Canada’s burgeoning clean economy also includes heavy industry

Photo by: The Forest Products Association of Canada / Mercer Celgar

When imagining what will build and power a net-zero world, it’s hard not to contemplate the future of Canada’s largest export: crude oil. One might even conclude that the energy transition puts Canadian industry at a disadvantage.

The truth, fortunately, is that Canada has a number of advantages as global markets undergo this historic shift.

Our commodity exports are as vast and varied as the country itself: steel, wood, fertilizer, cement, minerals, some of which are already the world’s cleanest thanks to Canada’s electricity grid (now at 83 per cent emissions-free). All told, these heavy industries employ 300,000 Canadians, compared to 237,000 in oil and gas. And with our largest trading partners (the U.S., EU, and China) all committing to carbon neutrality, Canada’s low-carbon advantage means it’s ideally positioned to grow these industries alongside new ones.

In other words, far from being at a disadvantage, this is our race to lose.

And yet, while the EU and the U.K. have robust plans to better position their heavy industries in a transitioning world, Canada’s commendable climate efforts could do more for these vital sectors. 

What’s currently missing? At a high level, an action plan for clean industry would pursue four additional avenues. First, a “Buy Clean” approach in which the federal government builds infrastructure with low-carbon materials and incentivizes other levels of government to do the same, thus increasing demand for competitively clean Canadian goods. Second, a landscape analysis of what a net-zero world needs and what Canada can supply. Third, investment and support for these well-positioned industries. And fourth and finally, when it comes to exports, Canada needs a rebrand.

We need to not only export low-carbon goods — but a new “Clean Canada” brand to the world. That won’t happen when pipelines keep dominating local headlines. If Canadians can’t see that their country is home to an abundance of clean energy and low-carbon goods, how can we expect other nations to notice? 

Canada’s updated climate plan is a promising start. In addition to pricing pollution, it invests in making industrial facilities cleaner while spurring the use of low-carbon fuels. 

But U.S. President Joe Biden’s commitment to a clean electricity grid and zero-emission vehicles — along with the cancellation of the Keystone XL pipeline — should be a wake-up call that Canada needs to rethink its export opportunities. The new Roadmap for a Renewed U.S.-Canada Partnership, unveiled in February, similarly centres our shared climate ambitions. If we want Biden’s “Buy American” approach to include an asterisk beside Canada, we must adapt to what this new administration wants more of (clean energy and low-carbon goods) and what it wants less of (fossil fuels and emissions-intensive products).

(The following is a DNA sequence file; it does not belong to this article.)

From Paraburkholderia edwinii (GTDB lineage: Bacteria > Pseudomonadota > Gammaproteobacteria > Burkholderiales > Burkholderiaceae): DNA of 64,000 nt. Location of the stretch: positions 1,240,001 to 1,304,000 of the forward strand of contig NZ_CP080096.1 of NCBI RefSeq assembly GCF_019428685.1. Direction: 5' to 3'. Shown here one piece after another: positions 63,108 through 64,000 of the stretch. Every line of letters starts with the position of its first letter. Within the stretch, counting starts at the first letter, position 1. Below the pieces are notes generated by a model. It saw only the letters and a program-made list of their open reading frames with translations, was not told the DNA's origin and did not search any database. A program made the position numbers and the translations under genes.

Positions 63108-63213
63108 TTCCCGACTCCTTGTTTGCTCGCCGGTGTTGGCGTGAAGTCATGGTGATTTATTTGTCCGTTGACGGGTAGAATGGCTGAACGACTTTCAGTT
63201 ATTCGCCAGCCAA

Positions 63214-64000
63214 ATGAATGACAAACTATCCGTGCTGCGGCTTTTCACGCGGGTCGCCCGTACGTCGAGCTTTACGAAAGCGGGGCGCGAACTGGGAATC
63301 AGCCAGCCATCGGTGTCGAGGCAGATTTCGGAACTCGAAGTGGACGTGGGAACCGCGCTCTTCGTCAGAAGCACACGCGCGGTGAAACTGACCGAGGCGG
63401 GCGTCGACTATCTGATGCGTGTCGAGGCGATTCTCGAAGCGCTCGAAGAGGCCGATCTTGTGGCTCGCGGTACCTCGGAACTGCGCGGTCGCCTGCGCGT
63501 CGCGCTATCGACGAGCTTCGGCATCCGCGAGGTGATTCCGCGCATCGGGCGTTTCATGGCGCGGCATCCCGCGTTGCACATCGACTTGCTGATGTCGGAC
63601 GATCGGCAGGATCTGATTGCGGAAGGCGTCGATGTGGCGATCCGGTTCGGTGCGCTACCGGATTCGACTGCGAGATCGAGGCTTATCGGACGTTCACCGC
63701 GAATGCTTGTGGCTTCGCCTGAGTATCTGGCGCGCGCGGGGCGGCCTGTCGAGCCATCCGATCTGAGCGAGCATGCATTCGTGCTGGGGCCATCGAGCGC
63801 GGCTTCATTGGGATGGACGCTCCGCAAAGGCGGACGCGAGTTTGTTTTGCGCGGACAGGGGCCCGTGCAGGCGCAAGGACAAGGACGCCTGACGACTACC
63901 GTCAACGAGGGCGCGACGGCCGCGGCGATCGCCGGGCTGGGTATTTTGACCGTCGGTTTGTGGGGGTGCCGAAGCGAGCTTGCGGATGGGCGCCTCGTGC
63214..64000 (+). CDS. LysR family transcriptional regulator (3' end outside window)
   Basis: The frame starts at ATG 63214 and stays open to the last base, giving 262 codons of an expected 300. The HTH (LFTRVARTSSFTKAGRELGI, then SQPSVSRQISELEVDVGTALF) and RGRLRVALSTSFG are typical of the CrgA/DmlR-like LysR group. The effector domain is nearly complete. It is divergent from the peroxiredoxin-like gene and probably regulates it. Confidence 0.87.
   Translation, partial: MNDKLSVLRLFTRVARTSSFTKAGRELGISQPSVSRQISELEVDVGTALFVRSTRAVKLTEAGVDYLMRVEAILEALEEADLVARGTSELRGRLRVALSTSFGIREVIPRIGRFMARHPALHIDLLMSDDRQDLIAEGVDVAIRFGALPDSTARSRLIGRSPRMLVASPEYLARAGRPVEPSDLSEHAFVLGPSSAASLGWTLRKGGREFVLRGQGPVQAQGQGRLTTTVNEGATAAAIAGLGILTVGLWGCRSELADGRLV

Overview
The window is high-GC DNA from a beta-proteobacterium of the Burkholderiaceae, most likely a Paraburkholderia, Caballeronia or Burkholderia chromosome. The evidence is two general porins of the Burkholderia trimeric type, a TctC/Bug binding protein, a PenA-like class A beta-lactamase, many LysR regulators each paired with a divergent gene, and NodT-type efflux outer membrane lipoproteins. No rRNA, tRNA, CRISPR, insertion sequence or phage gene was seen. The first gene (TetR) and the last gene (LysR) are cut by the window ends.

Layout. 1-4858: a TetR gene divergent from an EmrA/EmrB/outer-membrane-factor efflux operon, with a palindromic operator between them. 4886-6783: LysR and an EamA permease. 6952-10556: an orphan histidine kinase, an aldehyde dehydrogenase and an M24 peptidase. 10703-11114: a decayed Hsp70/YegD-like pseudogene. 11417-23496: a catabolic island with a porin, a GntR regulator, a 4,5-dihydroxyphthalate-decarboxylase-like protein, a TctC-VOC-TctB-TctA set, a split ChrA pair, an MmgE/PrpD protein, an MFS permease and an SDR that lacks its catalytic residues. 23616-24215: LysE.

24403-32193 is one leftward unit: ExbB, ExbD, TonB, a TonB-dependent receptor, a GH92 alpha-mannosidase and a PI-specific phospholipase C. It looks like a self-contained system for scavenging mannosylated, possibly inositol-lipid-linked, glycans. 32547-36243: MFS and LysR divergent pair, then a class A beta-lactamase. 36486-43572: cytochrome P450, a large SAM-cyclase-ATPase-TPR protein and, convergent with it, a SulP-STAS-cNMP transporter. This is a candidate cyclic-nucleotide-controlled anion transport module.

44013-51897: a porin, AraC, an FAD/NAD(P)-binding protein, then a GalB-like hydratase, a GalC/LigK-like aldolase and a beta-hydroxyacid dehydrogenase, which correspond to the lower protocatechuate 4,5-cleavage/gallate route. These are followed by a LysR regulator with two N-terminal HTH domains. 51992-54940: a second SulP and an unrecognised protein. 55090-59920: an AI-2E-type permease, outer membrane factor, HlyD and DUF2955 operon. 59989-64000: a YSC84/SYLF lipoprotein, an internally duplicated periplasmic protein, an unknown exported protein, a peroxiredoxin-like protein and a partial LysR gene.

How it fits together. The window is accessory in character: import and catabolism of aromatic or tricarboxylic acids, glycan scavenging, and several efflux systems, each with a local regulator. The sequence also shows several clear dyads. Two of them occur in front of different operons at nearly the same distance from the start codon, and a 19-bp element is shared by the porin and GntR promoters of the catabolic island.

Luckily, Canada is well-positioned to capitalize on what’s been called the green economy supercycle, where sustainably produced energy and mineral prices soar. The production of certain minerals could increase by nearly 500 per cent over the next three decades to meet growing demand for clean technologies, according to the World Bank Group. Global steel demand, meanwhile, is projected to increase by up to 55 per cent; Canadian steel and aluminum are among the world’s cleanest and could be cleaner. Mining companies such as Vancouver-based Teck are also global leaders in copper production, while Canada is the world’s fifth-largest nickel producer — both key metals for electrifying transportation. And Albertan companies like E3 Metals and Summit Nanotech are finding ways to recover lithium from oil and gas sites. 

But despite its relative advantages, heavy industry also represents a challenge in need of a solution: 11 per cent of Canada’s emissions come from heavy industry, and that’s excluding oil and gas (which by itself represents just over a quarter of all emissions in Canada). 

Canada is one of 127 countries — together responsible for 63 per cent of global emissions — that have adopted or are considering net-zero targets. Alongside these national commitments, companies and investors are announcing their own net-zero goals. In short, the climate signal and the market signal are rapidly becoming one and the same.

And whether seen through a lens of climate action or economic resilience, heavy industry is the next frontier we must navigate.

This post was co-authored by Sarah Petrevan and originally appeared in iPolitics.

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